A Niagara Falls, Ont. outlet of The Beer Store that fired a worker for allegedly stealing less than $200 must now pay him more than $2 million in damages.
The Ontario Court of Appeal recently upheld a jury award of $2.1 million to Douglas McNeil, who had sued his former employer, The Beer Store, for malicious prosecution. The case illustrates the courts’ increasing comfort with large damage awards against employers who treat employees with disregard for their rights. It also serves as a potent reminder that employers must proceed with caution when accusing employees of serious wrongdoing.
McNeil was employed by The Beer Store in Niagara Falls. As part of an investigation into property loss 13 years ago, the store set up hidden cameras. The cameras caught McNeil removing $140 US on one occasion and $22 Cdn on another from the store’s cash register, either pocketing the cash or giving it to another employee. Other portions of video footage, however, showed McNeil placing corresponding amounts of cash into the till, consistent with his explanation and seeming to exonerate him.
The Beer Store went to the police with the incriminating portions of the tape, but failed to point out the exonerating portions, even after being specifically asked by the police whether any such evidence existed. Criminal charges were laid, resulting in McNeil’s conviction for theft. The Beer Store dismissed McNeil for cause, consistent with the criminal conviction.
McNeil grieved the termination, and the other portions of the videotape surfaced during the grievance arbitration process. McNeil used the new-found evidence to successfully appeal his criminal convictions.
McNeil then sued The Beer Store for malicious prosecution. The Beer Store maintained a position that it acted reasonably in bringing the videotape evidence to the police. At trial, the jury had little trouble finding The Beer Store had no reasonable and probable grounds for initiating the criminal proceedings and that it had acted with malice in doing so. In making its award, the jury was clearly cognizant of the tremendous negative impact the ordeal — 13 years had lapsed between the original events and the trial — had on McNeil’s personal and professional life.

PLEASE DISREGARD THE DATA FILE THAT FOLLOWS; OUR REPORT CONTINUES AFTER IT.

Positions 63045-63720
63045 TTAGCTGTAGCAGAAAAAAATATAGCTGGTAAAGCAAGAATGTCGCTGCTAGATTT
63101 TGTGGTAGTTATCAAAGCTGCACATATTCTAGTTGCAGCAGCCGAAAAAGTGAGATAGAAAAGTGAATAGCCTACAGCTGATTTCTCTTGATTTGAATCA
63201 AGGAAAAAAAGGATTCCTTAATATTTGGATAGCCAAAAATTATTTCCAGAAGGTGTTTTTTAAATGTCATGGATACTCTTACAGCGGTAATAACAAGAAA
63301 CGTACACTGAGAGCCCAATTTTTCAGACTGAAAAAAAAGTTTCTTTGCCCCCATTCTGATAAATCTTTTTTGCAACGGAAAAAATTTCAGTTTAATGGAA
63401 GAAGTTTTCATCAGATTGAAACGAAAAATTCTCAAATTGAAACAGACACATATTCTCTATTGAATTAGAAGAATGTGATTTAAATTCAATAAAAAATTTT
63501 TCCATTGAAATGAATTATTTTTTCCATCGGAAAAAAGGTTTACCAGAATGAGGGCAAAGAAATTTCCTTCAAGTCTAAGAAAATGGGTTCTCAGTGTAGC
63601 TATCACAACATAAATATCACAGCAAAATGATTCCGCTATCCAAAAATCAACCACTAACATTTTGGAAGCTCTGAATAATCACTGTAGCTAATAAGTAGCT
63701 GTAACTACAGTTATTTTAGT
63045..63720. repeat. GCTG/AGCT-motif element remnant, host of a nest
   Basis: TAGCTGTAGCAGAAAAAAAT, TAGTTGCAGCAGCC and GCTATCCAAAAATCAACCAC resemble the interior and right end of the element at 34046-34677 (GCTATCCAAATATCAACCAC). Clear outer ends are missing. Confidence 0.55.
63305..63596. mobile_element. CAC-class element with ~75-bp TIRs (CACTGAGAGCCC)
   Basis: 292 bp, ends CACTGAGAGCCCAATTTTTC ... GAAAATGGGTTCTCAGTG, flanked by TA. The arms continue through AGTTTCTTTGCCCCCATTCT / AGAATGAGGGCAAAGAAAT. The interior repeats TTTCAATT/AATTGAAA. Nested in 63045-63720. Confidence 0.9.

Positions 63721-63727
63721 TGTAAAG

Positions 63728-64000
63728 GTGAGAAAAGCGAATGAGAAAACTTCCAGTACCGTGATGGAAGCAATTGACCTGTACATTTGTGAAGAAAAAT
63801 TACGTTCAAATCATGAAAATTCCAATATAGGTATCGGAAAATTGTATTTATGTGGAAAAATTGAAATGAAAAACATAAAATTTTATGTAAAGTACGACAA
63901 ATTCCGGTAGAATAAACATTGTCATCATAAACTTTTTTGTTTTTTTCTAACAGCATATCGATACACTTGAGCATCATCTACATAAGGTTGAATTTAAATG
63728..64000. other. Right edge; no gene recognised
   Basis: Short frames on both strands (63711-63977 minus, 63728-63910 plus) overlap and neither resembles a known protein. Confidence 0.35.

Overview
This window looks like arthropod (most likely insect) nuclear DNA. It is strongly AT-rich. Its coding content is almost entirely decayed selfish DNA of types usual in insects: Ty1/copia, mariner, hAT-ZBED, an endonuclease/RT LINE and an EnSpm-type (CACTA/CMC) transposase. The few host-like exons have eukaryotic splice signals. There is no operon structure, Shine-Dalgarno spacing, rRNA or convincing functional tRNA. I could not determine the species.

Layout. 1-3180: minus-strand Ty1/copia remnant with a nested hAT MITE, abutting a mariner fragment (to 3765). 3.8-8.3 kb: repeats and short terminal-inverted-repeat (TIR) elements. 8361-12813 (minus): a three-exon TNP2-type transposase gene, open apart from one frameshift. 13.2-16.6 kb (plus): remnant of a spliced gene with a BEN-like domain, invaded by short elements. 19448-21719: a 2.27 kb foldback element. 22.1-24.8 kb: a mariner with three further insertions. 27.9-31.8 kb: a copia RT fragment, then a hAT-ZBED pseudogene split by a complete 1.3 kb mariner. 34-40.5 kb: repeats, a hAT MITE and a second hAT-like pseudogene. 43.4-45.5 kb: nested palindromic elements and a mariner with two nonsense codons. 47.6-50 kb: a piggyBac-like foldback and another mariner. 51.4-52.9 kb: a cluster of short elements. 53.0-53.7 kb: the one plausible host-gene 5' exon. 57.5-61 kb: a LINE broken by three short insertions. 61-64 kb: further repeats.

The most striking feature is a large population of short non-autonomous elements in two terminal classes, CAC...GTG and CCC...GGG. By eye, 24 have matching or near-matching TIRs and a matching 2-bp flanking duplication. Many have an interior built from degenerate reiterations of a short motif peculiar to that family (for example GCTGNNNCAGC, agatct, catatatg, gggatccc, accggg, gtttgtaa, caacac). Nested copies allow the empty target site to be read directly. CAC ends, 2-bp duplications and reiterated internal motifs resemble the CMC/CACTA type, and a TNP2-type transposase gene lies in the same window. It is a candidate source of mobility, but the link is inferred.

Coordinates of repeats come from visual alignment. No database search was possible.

In addition to $1.3 million in damages, which included lost income, loss of care and companionship suffered by his wife and reimbursement for legal costs, the jury awarded McNeil about $800,000 in aggravated and punitive damages, for a total award of $2.1 million. The Beer Store appealed the award, taking the position the award was unduly high.
The Ontario Court of Appeal refused to tamper with the award.
“The jury viewed (The Beer Store) as a calculating and insensitive company that was prepared, for its own purposes, to see a man convicted of a crime it knew he did not commit,” stated the court.
It also said the employer’s 13-year “charade” had “robbed McNeil of his reputation, his employment, his dignity and his self-respect.”
The Court of Appeal’s ruling is another reminder that employers must act fairly and in good faith when alleging wrongdoing against an employee, and failure to do so can have costly consequences. Employers that act on incomplete evidence, pursue flimsy allegations or, worse, conceal evidence favourable to the employee, do so at their own peril.
For more information see:
McNeil v. Brewers Retail Inc
., 2008 CarswellOnt 2838 (Ont. C.A.).
Peter Straszynski practices labour relations and employment law for Toronto law firm Torkin Manes, representing both private- and public-sector employers. He can be reached at (416) 777-5447 or email@example.com.